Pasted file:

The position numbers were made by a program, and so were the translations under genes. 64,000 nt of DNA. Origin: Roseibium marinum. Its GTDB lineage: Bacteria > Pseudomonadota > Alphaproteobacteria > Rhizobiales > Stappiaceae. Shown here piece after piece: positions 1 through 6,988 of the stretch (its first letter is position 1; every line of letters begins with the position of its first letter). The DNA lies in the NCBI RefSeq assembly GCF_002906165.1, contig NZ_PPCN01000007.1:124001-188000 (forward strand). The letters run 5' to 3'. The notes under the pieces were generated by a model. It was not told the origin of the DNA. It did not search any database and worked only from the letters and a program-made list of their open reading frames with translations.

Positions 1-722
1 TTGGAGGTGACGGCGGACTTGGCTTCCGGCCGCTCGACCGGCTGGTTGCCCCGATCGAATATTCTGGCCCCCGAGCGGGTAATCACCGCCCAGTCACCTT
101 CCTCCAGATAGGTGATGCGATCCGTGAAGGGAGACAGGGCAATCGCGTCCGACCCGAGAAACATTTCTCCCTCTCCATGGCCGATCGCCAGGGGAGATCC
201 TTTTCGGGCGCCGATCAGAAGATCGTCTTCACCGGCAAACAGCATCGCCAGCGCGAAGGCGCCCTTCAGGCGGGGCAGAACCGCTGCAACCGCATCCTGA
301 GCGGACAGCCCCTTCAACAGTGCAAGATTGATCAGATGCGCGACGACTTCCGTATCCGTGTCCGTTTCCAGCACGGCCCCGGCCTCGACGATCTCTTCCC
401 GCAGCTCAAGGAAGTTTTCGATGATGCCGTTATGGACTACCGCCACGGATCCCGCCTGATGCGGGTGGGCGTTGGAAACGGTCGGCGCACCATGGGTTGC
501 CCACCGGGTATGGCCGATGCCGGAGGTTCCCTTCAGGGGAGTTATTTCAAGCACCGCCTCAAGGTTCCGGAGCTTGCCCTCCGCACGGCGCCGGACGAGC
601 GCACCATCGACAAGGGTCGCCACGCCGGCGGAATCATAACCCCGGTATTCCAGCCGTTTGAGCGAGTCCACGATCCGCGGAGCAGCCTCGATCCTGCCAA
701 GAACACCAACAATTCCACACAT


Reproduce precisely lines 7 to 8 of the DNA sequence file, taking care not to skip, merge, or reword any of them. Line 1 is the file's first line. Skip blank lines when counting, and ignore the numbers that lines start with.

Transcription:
401 GCAGCTCAAGGAAGTTTTCGATGATGCCGTTATGGACTACCGCCACGGATCCCGCCTGATGCGGGTGGGCGTTGGAAACGGTCGGCGCACCATGGGTTGC
501 CCACCGGGTATGGCCGATGCCGGAGGTTCCCTTCAGGGGAGTTATTTCAAGCACCGCCTCAAGGTTCCGGAGCTTGCCCTCCGCACGGCGCCGGACGAGC